Agreement on what exactly to fund with limited project aid
is always difficult to secure when there are conflicting agendas
and interests at stake. This has been especially true in GEF
negotiations, in which ministries including environment, foreign
affairs, technical assistance and overseas development all
have roles to play alongside numerous other interested bodies.
The GEF is formally governed by a 32-strong governing Council,
divided more or less equally between donor and recipient government
representatives and officially overseen by a three-yearly
Participants' Assembly of all the governments involved. The
Council receives guidance from and reports to the governing
bodies of the UN treaties on Climate Change and Biodiversity,
but just as UN bodies cannot effectively challenge trade and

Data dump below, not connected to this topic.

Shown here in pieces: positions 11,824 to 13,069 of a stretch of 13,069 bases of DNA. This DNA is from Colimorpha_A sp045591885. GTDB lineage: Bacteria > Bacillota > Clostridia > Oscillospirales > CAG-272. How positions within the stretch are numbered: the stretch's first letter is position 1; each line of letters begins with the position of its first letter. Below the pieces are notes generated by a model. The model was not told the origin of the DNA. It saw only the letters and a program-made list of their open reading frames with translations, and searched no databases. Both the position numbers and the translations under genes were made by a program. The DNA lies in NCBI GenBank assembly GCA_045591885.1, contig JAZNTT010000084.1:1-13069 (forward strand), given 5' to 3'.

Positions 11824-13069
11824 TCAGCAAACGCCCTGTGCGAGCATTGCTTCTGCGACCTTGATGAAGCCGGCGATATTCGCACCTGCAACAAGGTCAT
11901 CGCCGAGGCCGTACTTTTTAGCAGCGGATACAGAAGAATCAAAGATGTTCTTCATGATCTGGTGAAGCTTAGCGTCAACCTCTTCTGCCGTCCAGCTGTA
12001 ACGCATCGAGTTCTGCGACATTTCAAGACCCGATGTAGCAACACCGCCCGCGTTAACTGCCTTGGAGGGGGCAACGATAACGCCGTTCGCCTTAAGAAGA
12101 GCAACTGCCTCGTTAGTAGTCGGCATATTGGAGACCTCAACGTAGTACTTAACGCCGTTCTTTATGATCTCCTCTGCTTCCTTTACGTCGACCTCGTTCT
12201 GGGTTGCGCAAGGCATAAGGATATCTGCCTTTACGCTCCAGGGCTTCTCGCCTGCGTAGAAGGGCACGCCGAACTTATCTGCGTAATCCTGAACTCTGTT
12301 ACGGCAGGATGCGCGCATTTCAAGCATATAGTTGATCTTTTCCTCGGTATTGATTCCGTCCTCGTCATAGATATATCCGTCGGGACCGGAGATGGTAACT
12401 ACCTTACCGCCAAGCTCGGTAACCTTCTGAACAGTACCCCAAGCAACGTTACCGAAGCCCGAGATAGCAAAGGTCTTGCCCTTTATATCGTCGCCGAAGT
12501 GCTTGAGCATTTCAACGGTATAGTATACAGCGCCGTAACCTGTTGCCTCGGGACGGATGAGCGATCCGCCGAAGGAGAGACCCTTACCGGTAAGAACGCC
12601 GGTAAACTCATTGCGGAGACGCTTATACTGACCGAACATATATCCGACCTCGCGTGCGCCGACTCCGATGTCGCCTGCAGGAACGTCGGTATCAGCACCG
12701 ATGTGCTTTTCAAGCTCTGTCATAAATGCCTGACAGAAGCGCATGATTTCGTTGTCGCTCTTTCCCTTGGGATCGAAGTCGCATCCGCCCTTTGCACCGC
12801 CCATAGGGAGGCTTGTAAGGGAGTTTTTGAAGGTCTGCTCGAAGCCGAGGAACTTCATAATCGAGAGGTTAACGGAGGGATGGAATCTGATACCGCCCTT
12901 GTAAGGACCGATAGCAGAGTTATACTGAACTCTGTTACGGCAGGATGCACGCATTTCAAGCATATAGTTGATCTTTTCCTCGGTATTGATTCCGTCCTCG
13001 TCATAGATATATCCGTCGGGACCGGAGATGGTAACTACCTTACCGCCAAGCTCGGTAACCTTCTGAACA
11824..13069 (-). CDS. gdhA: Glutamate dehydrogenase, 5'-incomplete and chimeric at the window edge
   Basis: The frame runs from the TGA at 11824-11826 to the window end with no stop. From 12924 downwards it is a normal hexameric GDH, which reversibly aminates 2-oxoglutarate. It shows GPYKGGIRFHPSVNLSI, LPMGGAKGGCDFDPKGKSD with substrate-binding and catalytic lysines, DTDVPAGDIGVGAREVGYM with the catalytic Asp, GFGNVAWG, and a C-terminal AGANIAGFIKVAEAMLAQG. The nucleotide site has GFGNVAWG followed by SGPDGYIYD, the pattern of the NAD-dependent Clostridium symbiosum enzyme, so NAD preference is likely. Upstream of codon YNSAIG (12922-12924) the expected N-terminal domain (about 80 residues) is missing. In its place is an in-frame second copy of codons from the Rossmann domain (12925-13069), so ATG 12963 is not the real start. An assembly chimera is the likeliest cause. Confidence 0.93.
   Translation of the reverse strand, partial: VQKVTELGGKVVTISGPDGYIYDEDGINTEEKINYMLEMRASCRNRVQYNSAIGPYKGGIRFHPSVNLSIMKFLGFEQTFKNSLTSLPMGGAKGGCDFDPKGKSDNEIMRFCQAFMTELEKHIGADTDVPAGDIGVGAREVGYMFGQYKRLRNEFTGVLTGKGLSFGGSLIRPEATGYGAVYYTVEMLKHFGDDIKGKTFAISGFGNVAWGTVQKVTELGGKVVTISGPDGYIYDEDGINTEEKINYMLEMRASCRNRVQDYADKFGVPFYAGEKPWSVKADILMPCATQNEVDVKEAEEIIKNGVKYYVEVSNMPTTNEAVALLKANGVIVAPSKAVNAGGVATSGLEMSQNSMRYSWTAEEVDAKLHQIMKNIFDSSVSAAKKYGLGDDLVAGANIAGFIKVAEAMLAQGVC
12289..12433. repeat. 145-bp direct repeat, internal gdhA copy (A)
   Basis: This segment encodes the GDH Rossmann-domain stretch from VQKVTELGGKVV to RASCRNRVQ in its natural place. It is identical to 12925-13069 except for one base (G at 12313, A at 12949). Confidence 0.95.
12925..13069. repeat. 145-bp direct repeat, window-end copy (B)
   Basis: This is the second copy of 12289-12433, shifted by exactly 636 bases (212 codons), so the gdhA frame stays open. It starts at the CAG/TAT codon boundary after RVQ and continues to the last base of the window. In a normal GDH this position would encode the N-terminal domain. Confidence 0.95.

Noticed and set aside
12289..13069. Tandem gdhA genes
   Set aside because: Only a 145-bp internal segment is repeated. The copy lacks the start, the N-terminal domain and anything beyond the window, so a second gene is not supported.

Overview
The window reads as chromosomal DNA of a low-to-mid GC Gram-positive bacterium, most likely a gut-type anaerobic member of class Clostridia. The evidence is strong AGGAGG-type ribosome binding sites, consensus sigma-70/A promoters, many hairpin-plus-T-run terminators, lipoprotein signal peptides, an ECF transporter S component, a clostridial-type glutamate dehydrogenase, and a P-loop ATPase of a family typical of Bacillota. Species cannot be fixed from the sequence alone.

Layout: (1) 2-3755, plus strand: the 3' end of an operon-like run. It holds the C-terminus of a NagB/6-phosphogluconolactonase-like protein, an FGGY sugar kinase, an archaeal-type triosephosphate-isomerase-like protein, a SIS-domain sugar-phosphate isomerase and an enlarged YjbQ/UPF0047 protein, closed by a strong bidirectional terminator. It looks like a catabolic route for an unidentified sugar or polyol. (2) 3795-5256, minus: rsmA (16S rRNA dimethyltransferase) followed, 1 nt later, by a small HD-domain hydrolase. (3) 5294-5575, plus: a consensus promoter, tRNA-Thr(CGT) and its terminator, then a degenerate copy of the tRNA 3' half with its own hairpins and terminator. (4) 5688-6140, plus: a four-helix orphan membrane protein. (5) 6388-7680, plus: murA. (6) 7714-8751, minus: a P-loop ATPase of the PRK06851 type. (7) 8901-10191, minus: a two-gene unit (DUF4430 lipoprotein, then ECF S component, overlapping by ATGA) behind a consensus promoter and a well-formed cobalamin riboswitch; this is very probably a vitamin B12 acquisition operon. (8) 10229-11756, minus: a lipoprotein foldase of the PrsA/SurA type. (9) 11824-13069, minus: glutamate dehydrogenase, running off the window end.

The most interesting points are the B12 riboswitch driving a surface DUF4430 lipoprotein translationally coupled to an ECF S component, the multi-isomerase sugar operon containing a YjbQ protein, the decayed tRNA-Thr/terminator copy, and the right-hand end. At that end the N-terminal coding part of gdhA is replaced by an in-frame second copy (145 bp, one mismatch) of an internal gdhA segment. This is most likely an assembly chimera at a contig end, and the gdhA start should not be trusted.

investment policies agreed in the more powerful Bretton Woods
institutions, Conferences of the Parties to the UN Conventions
cannot override GEF Council decisions.
Despite complex voting arrangements having been negotiated,
the Council makes decisions by consensus guided by the powerful
chairman and CEO of the GEF, Mohamed El-Ashry. Appointed from
the World Bank’s environment department, he also heads the
GEF’s thirty-strong administering Secretariat (see Chapter
four). In Council meetings El-Ashry treats Southern representatives
‘like kings’ (interview, CBD secretariat, 1997), but cannot
offend GEF’s major donor governments who in the end, pay his
wages. Aware of these dynamics, most other people and organisations
involved in the GEF seek less to upset this balance than to
use it, lobby it, attract funds with minimal strings attached
and find employment in the GEF system for their people.
Sources: Banuri and Spanger-Siegfried, (2000) and Imber, (1994).